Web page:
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Ingredient Spotlight: Coriander

In the United States, coriander is known by its more common name: cilantro. This name exchange can be a bit confusing, however. In most supermarkets, cilantro is sold as a leafy green herb in the produce section while its dried seeds (fruits, really) are in the spice aisle labeled as coriander. That’s how I differentiate between the two: cilantro is fresh while coriander is dried.

While they come from the same plant, coriander seeds and cilantro are different in what they can bring to a dish.

Cilantro has a bright, lemony flavor and both the leaves and the stems can be eaten. The leaves have a subtly sweet lemony essence while the stems are reminiscent of bitter lemon. Fresh cilantro actually tastes good…

However, I personally dislike it. To me, cilantro smells so incredibly soapy that it completely overpowers my sense of taste. I’m not alone. There are actually social media sites devoted to the hatred of cilantro because for many people, the smell is not just soapy, it’s downright gross. I’m not quite there, but for me to actually be able to convey to you what cilantro tastes like, I had to plug my nose. I think if I could eat cilantro without actually having to smell it, I’d probably really enjoy it.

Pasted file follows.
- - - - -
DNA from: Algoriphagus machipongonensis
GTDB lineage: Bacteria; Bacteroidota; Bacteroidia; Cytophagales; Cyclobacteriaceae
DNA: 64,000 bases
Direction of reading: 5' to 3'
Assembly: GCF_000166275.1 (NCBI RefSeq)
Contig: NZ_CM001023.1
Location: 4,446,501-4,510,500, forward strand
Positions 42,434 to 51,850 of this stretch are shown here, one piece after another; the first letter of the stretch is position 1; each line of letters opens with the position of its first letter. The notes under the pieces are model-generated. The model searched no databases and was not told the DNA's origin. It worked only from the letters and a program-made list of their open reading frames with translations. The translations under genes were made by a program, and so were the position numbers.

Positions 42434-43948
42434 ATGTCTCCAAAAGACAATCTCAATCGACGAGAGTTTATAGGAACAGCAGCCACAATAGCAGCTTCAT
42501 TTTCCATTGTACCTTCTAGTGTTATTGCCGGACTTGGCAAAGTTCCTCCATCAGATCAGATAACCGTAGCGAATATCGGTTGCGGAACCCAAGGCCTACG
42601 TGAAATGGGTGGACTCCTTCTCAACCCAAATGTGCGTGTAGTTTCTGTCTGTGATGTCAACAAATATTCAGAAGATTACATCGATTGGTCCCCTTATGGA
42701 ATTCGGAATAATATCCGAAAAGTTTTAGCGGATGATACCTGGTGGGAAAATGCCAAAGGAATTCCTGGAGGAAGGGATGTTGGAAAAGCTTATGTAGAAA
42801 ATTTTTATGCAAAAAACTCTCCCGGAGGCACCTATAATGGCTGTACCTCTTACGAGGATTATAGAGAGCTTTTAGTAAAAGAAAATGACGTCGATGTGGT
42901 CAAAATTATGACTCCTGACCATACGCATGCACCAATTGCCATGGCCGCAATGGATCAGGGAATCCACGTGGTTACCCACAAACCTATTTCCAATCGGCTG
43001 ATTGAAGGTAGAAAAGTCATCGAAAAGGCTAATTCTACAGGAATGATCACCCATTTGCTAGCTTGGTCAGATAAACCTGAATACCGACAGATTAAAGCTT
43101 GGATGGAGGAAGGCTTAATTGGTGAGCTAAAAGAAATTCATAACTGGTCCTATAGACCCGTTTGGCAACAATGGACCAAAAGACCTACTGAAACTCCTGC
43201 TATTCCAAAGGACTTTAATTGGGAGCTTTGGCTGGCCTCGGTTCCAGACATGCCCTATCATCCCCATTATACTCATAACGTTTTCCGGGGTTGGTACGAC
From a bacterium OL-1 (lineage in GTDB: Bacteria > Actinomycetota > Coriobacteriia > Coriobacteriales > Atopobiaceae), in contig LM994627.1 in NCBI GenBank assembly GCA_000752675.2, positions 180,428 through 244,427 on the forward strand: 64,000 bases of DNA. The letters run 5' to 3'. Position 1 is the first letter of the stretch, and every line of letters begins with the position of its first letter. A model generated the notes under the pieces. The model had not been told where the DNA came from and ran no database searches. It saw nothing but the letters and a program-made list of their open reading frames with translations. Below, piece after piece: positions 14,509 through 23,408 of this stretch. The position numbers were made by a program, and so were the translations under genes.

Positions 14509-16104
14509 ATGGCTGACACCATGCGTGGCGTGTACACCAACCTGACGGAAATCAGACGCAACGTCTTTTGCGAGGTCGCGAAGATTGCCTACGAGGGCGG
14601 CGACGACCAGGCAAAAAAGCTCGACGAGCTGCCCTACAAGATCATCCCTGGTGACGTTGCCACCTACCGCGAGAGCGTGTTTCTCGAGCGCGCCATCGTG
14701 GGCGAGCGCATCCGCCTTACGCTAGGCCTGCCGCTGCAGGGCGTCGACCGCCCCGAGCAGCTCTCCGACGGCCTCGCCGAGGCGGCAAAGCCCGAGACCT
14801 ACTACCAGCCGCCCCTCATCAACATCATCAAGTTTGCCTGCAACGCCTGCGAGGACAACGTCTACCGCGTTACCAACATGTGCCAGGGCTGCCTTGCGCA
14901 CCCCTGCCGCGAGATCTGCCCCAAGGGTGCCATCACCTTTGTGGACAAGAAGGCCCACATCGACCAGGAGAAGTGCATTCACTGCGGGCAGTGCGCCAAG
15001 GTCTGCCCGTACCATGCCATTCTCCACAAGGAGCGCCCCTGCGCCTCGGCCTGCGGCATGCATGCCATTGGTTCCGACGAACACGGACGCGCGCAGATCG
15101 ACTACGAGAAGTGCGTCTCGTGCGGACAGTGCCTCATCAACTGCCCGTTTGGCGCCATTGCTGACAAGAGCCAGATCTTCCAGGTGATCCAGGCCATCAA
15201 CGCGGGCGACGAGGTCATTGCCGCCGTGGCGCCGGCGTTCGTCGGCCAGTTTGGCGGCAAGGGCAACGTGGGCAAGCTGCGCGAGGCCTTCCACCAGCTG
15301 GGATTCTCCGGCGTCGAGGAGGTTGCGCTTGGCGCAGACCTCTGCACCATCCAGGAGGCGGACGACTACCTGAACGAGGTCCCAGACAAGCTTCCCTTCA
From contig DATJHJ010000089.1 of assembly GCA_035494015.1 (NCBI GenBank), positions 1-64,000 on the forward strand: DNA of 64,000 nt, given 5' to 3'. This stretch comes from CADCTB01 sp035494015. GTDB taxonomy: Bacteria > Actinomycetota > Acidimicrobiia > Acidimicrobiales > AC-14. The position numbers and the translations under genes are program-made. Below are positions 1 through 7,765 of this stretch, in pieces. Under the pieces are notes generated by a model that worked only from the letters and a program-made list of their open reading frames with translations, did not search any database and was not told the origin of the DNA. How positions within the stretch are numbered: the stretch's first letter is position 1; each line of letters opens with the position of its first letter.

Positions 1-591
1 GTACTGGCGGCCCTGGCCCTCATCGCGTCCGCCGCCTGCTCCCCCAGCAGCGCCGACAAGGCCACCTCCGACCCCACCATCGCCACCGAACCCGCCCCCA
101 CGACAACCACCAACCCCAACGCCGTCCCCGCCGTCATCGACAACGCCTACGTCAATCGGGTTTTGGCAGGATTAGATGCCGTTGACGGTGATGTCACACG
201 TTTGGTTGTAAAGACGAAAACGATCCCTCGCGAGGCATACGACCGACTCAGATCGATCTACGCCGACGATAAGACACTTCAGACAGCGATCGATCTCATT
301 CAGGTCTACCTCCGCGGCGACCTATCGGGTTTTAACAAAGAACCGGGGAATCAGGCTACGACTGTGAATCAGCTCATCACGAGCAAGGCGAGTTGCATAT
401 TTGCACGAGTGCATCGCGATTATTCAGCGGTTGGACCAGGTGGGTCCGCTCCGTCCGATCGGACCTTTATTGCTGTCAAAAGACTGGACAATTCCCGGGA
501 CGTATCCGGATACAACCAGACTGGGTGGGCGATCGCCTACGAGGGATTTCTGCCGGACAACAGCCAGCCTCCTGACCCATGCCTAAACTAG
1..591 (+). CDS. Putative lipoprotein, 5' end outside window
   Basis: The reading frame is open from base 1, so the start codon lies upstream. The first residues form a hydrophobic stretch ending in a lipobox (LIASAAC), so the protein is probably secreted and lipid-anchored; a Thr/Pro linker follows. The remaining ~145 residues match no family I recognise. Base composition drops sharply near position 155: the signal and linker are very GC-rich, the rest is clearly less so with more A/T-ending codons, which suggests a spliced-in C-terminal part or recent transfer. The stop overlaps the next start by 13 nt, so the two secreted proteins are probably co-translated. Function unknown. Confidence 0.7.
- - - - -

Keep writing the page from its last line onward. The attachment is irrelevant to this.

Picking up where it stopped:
Why? Because I love the coriander seeds. They’re citrusy yet earthy and that duality of comforting freshness makes food intriguing and different. Then there’s the crunch. When I toast and grind coriander seeds, I never grind them completely because I love the surprise little pop I get when I bite into them. Indian food would seem incomplete without an infusion of coriander.

But so would many other cuisines. Coriander shows up in German sausages, Russian breads, and Mexican, Thai, Mediterranean, African, and Chinese cuisines (to name a few). For such a polarizing ingredient, coriander has left its mark in the wide world of food. There’s no escape!

Well, actually there is. If you’re one of those people who simply cannot abide coriander in any form, you can always substitute granulated lemon peel for the seeds or fresh lemon zest and parsley for the leaves. This is important because tomorrow I'm posting a dish that features coriander. Even if you don't like coriander, you can still make the recipe with one of these substitutions...and I really want you to be able to try my recipe. It's really good!

Until tomorrow!

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